Newsletter from U4U : January 2017 (2) – n°53
After 5 years of campaigning, in October 2016 U4U finally managed to become recognised as a trade union at the European Parliament. This meant it could take part in the staff committee elections that took place late 2016 / early 2017. There were 10 lists competing. U4U won two seats and obtained 7.66% of the votes. None of the lists won more than 4 seats; a total that was achieved by only 3 lists. A further 3 lists obtained three seats. Four lists obtained two.
This result reflects a wide spread of votes among the electors, who wanted to refresh the trade union offer. Now that U4U has become representative, it can promote its idea of a unified and citizen-based trade unionism operating within different categories and institutions, and concerned about our working conditions with a view to transparent career prospects. U4U will also campaign for a resurgence of the union role in social dialogue.
U4U would like to thank those colleagues who supported it in this vote, and to congratulate our candidates for the work they accomplished in such a short time.
Our new Commissioner would like to meet with the unions active within the Commission. This positive approach is necessary to communicate and explain the social dialogue agenda.
The European construction is in crisis, and the Commission is damaged by this. We need to stick together. The best way to do this is firstly by intensifying social dialogue, and secondly by enabling staff to have a say in the decisions that concern them. The involvement of staff must be sought at all levels. Dialogue and participation must produce visible results for staff. This is a matter of shared responsibility, and U4U intends to shoulder its fair share.
We would also like to know where we stand in terms of staffing and budgetary prospects. We regret that the meeting for the mid-term review of the European budget has not been more fully exploited. A thorough analysis should also enable better exploitation of structural funds - whose counter-cyclical role is well known - in those countries experiencing difficulties. An analysis of the budgetary situation is necessary as it affects staff policy and, to a degree, the image of our institution.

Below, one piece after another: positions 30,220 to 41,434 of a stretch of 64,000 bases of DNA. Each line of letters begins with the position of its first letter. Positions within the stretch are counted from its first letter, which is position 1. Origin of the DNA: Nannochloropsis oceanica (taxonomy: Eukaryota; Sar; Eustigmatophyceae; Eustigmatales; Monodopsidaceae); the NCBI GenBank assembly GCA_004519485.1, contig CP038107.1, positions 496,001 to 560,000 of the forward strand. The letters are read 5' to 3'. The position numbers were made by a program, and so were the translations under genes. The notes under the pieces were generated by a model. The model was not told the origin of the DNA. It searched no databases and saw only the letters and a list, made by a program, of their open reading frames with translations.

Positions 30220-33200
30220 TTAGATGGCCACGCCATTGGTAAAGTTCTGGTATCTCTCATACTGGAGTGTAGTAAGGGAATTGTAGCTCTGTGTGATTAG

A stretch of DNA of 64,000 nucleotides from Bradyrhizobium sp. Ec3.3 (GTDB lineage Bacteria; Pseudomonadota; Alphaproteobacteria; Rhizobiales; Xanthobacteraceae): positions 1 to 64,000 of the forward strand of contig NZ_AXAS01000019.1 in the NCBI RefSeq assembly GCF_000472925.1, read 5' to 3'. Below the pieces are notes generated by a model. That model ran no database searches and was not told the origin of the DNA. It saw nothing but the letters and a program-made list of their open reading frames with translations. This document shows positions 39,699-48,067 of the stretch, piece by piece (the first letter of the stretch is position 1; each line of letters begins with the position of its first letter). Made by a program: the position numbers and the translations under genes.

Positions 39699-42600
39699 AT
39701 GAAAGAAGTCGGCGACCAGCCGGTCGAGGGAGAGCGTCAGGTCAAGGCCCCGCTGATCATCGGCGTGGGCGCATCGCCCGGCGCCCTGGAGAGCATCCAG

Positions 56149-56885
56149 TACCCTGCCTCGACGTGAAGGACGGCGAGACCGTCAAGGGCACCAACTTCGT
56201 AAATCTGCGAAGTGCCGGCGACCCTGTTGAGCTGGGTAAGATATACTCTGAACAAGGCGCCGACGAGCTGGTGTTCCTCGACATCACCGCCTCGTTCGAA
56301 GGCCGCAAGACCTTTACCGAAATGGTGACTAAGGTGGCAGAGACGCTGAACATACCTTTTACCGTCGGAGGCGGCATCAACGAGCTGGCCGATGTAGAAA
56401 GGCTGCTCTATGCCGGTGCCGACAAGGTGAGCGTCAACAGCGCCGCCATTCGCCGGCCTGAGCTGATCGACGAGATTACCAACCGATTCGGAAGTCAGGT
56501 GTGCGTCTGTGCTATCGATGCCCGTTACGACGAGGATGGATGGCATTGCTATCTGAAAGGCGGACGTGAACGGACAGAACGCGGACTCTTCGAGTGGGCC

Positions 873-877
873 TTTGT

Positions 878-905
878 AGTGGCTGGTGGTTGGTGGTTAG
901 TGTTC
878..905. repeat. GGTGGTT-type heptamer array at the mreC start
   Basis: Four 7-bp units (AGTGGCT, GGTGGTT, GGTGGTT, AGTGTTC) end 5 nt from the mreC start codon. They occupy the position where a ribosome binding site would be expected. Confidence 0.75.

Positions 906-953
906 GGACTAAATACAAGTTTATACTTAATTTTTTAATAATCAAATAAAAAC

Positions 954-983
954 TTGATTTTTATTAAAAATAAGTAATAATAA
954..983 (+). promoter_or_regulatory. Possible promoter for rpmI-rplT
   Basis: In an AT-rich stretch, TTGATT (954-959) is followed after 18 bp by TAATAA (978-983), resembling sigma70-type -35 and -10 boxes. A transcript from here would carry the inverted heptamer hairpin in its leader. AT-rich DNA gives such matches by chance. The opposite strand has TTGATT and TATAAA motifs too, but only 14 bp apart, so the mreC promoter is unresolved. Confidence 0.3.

In addition, the Commission must develop better communication about its activity as it has to be more active in promoting the European construction. Staff motivation is significantly enhanced by an assessment of the usefulness of its work. The institution has everything to gain by developing the creative capacities of its staff.
In spite of the present difficulties, the Commission must promote foreseeable career paths for all categories of staff. When it is properly organised, professional mobility can contribute to this. We advocate an information platform that would enable transfers through job swaps.
The social dialogue on GID for contract agents is nearing an end. After discussing how the 2014 Staff Regulations are implemented, initially at HR director level and then at the level of the HR Director-General, the unions met with Mrs Georgieva at the end of 2016, before her departure (see consultation documents).
The results are in the process of being evaluated by the unions. U4U believes that further progress can be made, particularly for agents on fixed-term contracts. The unions envisage a reconciliation procedure at College level.
With regard to colleagues on fixed-term contracts who perform permanent duties, U4U wants equal treatment on two central issues:
· all CAs must be able to take part in at least two competitions in 6 years.
· CAs with fixed-term contracts must have access to free posts, so that the Commission can keep hold of the best elements. The Commission must establish an internal database containing free posts in its central services, offices, representation bureaux, execution agencies and external services. In this way, CAs at the end of their contracts will have a reasonable chance of applying for and therefore finding a new job. In the long run, the same database should exist at interinstitutional level.